Kaelesh wrote:

That so? Double the median eh? In Iowa (9th in the nation in education), which is where both Guenny and I reside, the starting salary is $27,284.00 which isn't enough to cover a 1 bedroom apartment and their student loans. After ten years, it's $41,083. The average median income from 2008 in this county? $52,029 A far @#%^ing cry from double the salary you claim.

Senior Engineer: $73,741

Brigadier General: $97,476

The median salary of waitresses in 2009? $20,380, without tips. So roughly around 25-27.



Thank you. And did the waitress have to invest 80k+ of their own money (not including the interest on those loans, either) to get that job? No.


So the teacher has more in common with an engineer, business manager, or military officer than with a waitress? Congratulations! You've arrived at the point.
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#84 May 10 2011 at 2:29 PM Rating: Good
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It was intended to be at the top end of what I was talking about. Kinda depends on how much "slightly less" is. I'm operating on an assumption of median pay for teachers that's more in the 65-70k range (which I actually believe is more accurate than the 45-50k "estimated salary" median figure quoted). It's not too much of a stretch to say that $70k is "slightly less" than $80k, is it?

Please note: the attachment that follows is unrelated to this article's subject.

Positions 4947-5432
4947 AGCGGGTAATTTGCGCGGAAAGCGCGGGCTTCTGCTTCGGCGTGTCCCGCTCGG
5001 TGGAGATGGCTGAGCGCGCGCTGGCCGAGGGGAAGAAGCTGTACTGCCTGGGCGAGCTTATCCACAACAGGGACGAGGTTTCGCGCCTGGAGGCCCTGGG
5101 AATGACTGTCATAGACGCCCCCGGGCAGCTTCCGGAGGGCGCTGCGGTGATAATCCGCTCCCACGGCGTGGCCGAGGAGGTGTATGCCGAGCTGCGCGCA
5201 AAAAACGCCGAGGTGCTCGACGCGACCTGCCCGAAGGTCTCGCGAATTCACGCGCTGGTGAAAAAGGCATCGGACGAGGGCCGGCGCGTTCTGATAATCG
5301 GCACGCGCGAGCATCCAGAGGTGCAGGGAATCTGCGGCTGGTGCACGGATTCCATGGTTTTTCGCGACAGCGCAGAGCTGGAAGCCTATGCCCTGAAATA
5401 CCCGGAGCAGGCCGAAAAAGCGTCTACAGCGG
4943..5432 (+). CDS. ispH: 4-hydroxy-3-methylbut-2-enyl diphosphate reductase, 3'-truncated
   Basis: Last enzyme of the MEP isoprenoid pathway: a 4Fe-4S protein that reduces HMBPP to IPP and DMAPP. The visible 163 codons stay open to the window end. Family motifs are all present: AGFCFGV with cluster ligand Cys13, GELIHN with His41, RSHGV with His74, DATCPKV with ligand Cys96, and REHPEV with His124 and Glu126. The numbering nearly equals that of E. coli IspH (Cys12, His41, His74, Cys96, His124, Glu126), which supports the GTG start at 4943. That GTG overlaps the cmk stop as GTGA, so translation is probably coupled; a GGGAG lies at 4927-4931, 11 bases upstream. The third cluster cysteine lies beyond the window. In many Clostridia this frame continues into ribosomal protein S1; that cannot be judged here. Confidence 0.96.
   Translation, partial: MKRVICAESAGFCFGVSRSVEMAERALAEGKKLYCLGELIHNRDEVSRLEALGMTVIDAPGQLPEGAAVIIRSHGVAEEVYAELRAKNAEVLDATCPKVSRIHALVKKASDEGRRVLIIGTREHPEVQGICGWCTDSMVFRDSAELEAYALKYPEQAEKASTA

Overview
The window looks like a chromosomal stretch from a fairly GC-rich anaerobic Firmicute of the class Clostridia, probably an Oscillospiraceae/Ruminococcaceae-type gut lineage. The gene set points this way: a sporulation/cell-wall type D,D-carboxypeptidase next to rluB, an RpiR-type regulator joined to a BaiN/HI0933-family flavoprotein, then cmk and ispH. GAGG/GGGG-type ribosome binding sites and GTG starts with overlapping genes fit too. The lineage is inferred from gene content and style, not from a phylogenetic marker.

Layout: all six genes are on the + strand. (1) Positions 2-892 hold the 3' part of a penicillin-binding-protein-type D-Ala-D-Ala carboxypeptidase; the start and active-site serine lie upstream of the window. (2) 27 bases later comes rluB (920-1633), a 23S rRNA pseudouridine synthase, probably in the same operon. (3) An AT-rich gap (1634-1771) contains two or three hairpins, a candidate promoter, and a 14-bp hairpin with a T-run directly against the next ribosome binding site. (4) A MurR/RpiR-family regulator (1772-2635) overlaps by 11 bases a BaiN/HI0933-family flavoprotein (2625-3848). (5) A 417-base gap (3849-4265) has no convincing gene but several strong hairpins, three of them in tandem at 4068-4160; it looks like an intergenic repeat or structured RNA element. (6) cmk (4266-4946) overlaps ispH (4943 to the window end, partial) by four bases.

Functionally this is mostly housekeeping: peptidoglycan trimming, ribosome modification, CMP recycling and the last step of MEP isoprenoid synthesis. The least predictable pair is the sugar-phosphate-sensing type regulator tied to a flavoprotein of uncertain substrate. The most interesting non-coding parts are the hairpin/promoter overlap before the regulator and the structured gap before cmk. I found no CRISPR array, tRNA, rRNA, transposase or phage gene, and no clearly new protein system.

The more relevant point is that teachers make far far more on average than cocktail waitresses.


Okay, let's start with the fact that your argument sucks by default. If you use a median figure that's vastly above the actual median figure, you've already destabilized the entire following argument that's based on it. Yeah, you might have managed to have a point in a possible world where the median teacher earned 70k a year. Unfortunately, in the actual world, you were 20k too high. According to the bureau of labor, the median teacher salaries in the US range from 43-51k. And that means half of teachers make less than that.

Here's a good note for the future. If you want to do yourself a favor when making an argument, formulate any assumptions so that they work to your disadvantage. That way, if they prove too extreme, it only works in your favor. Of course, if it just proves flat out wrong (as many of yours often are), your argument will crumble anyway.

And you still haven't proven that teachers make more than cocktail waitresses. You've proven that at least half of teachers do. Those are different things. And if we are considering starting wages, you need to consider the lower boundaries of wages.

That said, I agree they don't make the wages of cocktail waitresses. That was the POINT of the original statement made--that teachers shouldn't be making that wage, so it is good that they aren't.

Quote: